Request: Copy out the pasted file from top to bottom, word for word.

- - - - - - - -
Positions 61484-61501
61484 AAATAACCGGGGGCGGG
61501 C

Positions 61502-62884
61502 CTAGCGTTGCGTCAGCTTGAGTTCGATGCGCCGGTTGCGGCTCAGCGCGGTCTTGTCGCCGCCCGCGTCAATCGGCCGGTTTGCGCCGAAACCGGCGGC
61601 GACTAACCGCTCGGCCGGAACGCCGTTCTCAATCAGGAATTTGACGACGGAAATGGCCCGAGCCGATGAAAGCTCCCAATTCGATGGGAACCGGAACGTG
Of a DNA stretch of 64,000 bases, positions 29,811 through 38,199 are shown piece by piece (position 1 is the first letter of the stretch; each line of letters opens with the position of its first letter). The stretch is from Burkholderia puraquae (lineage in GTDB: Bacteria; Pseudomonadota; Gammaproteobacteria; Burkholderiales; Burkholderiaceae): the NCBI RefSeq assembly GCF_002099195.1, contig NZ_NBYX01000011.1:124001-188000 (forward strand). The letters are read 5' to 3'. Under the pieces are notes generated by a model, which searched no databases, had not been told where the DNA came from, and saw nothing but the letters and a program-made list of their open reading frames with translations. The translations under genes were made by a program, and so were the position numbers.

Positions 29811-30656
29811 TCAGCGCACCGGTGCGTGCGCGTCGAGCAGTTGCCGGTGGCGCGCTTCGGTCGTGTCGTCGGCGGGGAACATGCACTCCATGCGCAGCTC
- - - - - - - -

Positions 61484-61501
61484 AAATAACCGGGGGCGGG
61501 C

Positions 61502-62884
61502 CTAGCGTTGCGTCAGCTTGAGTTCGATGCGCCGGTTGCGGCTCAGCGCGGTCTTGTCGCCGCCCGCGTCAATCGGCCGGTTTGCGCCGAAACCGGCGGC
61601 GACTAACCGCTCGGCCGGAACGCCGTTCTCAATCAGGAATTTGACGACGGAAATGGCCCGAGCCGATGAAAGCTCCCAATTCGATGGGAACCGGAACGTG
Of a DNA stretch of 64,000 bases, positions 29,811 through 38,199 are shown piece by piece (position 1 is the first letter of the stretch; each line of letters opens with the position of its first letter). The stretch is from Burkholderia puraquae (lineage in GTDB: Bacteria; Pseudomonadota; Gammaproteobacteria; Burkholderiales; Burkholderiaceae): the NCBI RefSeq assembly GCF_002099195.1, contig NZ_NBYX01000011.1:124001-188000 (forward strand). The letters are read 5' to 3'. Under the pieces are notes generated by a model, which searched no databases, had not been told where the DNA came from, and saw nothing but the letters and a program-made list of their open reading frames with translations. The translations under genes were made by a program, and so were the position numbers.

Positions 29811-30656
29811 TCAGCGCACCGGTGCGTGCGCGTCGAGCAGTTGCCGGTGGCGCGCTTCGGTCGTGTCGTCGGCGGGGAACATGCACTCCATGCGCAGCTC